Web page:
And we totally agree with the WiFi point! Using something that’s in virtually every house was a no-brainer for us, considering we want to make Mysa as friendly as possible for people to use. We see smart tech as a gateway to save energy, and muddling it up with hubs and whatnot didn’t make much sense.

          Hopefully that helps and thanks for the discussion!

      • Brad, I saw this post while searching for a Mysa thermostat for a heat pump system, like the one I have in Scottsdale, AZ. Where can I get one in St Louis MO, since I know they exist? I love the look and functionality of the Mysa and wish to standardize at both locations.

  • Mysa has produced a quality unit which while requiring oversized (for a thermostat) dimensions to accommodate the line voltage heatsink still presents neat and simple elegance with a white on white display with the temperature and up/down arrows.
    I have 10 of these units controlling resistive 220v heaters, No problems encountered to date and while I too have not worked them in Winter this Spring has been cool enough to exercise the cycling and scheduling aspects.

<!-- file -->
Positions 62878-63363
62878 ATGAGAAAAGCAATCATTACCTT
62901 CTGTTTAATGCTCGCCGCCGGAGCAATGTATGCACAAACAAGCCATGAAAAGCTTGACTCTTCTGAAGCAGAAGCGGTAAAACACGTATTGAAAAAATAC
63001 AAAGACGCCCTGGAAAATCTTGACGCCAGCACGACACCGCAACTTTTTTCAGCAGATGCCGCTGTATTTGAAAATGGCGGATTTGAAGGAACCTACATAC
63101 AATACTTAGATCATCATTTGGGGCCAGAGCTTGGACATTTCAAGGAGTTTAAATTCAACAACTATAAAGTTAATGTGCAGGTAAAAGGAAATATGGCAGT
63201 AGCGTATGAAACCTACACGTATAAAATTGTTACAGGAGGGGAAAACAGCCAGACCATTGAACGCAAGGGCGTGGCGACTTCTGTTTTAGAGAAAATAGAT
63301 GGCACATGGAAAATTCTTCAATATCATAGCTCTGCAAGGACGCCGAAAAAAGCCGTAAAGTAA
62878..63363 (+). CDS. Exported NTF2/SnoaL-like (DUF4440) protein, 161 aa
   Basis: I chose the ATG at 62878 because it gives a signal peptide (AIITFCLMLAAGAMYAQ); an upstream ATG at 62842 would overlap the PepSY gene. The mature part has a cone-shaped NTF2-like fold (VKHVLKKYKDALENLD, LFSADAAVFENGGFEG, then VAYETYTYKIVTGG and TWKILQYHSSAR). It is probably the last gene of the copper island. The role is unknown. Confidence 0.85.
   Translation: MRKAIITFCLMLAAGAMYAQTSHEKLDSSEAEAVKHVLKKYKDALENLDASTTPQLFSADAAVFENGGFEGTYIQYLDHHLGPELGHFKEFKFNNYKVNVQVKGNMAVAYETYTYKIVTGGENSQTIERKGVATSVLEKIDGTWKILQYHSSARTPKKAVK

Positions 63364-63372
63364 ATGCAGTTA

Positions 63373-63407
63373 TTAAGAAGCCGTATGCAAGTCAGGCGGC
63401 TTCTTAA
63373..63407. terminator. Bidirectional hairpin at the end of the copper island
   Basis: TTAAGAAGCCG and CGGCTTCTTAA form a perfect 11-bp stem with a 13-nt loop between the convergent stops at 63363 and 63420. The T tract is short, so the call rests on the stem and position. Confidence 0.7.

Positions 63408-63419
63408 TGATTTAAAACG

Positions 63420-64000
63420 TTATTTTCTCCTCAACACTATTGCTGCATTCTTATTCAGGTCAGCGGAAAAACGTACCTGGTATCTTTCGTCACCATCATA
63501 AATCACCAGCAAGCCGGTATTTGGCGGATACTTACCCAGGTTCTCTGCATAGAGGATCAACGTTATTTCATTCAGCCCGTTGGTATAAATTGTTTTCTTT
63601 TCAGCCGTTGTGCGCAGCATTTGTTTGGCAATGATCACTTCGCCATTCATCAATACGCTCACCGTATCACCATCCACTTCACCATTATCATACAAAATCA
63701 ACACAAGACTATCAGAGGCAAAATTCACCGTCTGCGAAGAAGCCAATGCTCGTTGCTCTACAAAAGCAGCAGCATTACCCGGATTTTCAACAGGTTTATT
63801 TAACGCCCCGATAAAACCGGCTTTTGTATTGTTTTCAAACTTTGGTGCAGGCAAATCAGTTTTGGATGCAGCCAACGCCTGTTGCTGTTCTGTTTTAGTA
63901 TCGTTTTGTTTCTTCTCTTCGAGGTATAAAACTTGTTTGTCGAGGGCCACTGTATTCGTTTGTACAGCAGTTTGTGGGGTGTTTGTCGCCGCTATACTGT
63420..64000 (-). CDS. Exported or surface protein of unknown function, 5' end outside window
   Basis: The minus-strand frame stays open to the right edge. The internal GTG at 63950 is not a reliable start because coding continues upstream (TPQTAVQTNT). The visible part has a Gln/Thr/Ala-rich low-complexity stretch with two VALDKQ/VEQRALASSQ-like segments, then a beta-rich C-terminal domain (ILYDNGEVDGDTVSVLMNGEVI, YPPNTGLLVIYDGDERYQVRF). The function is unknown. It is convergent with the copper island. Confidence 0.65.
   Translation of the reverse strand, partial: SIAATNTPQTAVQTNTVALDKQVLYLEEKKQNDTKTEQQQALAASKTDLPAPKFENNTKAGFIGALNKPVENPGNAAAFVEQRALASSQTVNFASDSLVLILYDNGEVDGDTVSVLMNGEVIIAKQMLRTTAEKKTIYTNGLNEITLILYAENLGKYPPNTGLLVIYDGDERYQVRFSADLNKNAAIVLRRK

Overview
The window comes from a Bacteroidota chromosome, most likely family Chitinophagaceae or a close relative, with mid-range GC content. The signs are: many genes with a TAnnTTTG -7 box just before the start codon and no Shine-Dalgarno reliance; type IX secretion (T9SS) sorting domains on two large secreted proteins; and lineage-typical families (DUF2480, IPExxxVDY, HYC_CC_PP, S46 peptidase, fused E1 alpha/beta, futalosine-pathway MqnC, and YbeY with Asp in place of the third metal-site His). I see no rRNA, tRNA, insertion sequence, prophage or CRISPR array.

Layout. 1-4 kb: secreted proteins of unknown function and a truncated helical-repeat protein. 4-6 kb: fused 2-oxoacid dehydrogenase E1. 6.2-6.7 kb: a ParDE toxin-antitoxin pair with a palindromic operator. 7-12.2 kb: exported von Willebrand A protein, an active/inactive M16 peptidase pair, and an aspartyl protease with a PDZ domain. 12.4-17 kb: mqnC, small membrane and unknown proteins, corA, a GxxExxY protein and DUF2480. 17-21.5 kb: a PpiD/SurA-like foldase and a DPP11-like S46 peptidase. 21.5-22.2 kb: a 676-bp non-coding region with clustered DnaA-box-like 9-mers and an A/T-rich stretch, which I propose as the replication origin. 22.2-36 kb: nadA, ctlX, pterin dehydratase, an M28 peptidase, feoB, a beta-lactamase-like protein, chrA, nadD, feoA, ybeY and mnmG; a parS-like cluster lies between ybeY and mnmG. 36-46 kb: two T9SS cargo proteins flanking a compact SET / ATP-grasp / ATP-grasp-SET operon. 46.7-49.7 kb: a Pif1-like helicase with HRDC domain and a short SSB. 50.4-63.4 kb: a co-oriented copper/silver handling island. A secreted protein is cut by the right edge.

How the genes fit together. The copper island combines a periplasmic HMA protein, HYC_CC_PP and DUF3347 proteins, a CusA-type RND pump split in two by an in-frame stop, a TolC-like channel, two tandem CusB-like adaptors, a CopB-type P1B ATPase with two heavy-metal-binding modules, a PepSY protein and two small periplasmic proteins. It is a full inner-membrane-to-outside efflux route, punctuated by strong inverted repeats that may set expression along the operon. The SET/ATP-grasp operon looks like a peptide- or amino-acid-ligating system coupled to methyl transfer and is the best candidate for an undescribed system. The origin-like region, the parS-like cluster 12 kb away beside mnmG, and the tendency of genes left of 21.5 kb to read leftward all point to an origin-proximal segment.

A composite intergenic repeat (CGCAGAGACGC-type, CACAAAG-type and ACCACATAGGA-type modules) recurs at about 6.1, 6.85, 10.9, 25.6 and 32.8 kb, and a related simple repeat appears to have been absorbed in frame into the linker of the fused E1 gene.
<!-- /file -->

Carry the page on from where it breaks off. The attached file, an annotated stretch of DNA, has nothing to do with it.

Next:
The app is a breeze and for anyone who has tried to program a thermostat will actually encourage you to use it to conserve heat and power. While I purchased these units to have remote control of my vacation home heat I have been encouraged while living with them this summer to optimize my use of heat.
    The incremental control of each heat cycle provides more constant and consistent heat and should also conserve power. The included power monitoring feature (not yet implemented) for each unit should help with heat scheduling and smart features in the programming of the units monitoring each thermostat should ultimately save power and thus pay for the cost of the unit.
    Support has been responsive and helpful in the few questions I have asked.
    All in after only a few weeks I am enthused with the design, operation and potential of this innovative product. I replaced existing programmable thermostats with MYSA and would encourage all to do the same bringing your home to automation with practical and potentially cost saving state of the art control.

    • Thanks for the additional feedback Eric, this has certainly been one of the most popular reviews we’ve done so far, so I’m guessing people are really interested in this device. Where I live they don’t have heating as such, so I’m unable to explore the wonders of such a piece of equipment!